An obligation of confidence may also be owed as an implied term in a contract. Typically, this occurs in certain types of employment. Though, the duty of confidentiality owed by an employee never extends to the employee’s “know-how” acquired as it were as a skill-set in the course of their employment. The employee is entitled to use such “know-how”.

Equitable obligation of confidence

An alternative way to protect ideas is through the cause of action of an equitable obligation of confidence. The elements of the cause of action were set out by Megarry J in Coco v AN Clark (Engineers) Ltd 1969:

  1. The information must have the necessary quality of confidence about it.
  2. The information must have been imparted in such a way to import an obligation of confidence.
  3. The plaintiff must show that there is unauthorised use of that information to the plaintiff’s detriment.

Protection of ideas and information in this way is less certain than in a confidentiality agreement as the elements of the cause of action must be proven. Further, the confider has less control over what information they can protect from disclosure as in a confidentiality agreement specific information, even if the information lacks a confidential nature, may be deemed and designated as confidential. Under an equitable obligation of confidence, a confider needs to show that the information they shared was in fact secret and not just asserted to be secret. Whether information has a qualify of confidence about it is determined by the “reasonable person test”. Therefore, the action is limited strictly to information which has a secret element to it as opposed to information which can be protected in contract which has no necessity for secrecy.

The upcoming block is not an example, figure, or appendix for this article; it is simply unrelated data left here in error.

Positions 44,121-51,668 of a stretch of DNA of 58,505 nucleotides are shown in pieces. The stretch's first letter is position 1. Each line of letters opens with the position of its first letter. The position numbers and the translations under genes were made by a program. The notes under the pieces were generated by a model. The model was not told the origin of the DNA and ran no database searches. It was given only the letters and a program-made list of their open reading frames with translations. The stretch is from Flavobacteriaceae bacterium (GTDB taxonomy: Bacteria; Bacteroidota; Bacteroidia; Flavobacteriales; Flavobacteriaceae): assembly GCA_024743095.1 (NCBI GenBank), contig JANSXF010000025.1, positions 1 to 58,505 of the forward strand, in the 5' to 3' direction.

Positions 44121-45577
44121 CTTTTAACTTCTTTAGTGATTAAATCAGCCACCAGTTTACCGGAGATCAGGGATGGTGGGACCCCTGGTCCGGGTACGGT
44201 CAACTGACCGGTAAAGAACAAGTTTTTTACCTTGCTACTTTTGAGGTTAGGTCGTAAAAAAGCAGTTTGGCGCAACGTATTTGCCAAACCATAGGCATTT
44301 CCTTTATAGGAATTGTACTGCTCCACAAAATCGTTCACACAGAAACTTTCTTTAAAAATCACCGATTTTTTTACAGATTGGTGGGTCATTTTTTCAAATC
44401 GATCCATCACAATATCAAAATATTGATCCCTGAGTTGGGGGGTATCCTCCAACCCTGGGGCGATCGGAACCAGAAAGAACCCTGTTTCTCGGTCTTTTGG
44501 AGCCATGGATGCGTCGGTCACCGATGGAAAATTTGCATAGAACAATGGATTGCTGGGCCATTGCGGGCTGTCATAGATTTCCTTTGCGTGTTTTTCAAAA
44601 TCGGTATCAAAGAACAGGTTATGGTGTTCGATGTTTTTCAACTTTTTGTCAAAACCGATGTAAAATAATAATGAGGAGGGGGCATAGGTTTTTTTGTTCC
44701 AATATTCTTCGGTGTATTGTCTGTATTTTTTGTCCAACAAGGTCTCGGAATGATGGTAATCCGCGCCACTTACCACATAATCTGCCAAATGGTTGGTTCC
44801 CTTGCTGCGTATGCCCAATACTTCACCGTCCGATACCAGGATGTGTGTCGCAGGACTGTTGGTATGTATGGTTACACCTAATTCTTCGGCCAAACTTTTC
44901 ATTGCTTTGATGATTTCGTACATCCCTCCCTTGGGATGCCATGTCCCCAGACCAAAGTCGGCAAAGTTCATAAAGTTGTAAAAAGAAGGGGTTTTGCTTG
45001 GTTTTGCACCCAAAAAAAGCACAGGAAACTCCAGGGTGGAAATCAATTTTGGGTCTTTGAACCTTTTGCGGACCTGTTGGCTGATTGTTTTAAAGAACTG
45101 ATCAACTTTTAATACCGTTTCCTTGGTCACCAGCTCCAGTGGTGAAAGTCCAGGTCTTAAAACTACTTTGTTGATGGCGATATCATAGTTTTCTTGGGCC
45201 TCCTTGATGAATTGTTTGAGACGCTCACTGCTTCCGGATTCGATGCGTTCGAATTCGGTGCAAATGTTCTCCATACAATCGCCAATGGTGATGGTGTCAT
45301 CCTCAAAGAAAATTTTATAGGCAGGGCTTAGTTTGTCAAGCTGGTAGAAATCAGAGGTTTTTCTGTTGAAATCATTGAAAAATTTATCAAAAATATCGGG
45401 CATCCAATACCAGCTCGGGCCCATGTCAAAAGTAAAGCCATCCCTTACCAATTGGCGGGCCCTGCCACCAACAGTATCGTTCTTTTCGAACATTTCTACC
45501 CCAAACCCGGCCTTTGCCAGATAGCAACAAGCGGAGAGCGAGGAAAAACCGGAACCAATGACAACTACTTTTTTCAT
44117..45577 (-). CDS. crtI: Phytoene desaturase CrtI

Unlike a confidentiality agreement the confider must share the information to the confidant in a manner that implies an obligation to keep the information private and secret. However, as a confidant is not obliged to accept the disclosure of information this duty cannot be forced upon them. There are still benefits to the equitable action, however. This includes that the claim provides an alternative method to protecting ideas which can be pleaded as an alternative claim, as well as providing an available method to injunct the disclosure of information despite the parties having no contractual relationship.

Confidentiality in negotiations

Perhaps the most useful and frequent application for a confidentiality agreement is in the context of negotiations for business deals, joint projects, proposed business acquisitions and the like.

For example, when considering the acquisition of shares in a company it is critical for the purchaser to conduct due diligence in relation to the affairs of that company, its performance and viability. This can only be done satisfactorily if all relevant information about the affairs of the company is disclosed to the purchaser so that the purchaser can make a properly informed decision about the acquisition. The company should not disclose such information to the prospective purchaser without adequate protection of its information, most especially because the sale and purchase may not ultimately proceed. The necessary protection is to have in place a confidentiality agreement between the parties to those negotiations.

Please contact our team at Hansons Lawyers on 42 222 666 or by email at who can arrange to draft a confidentiality agreement or advise you in relation to obligations of confidence.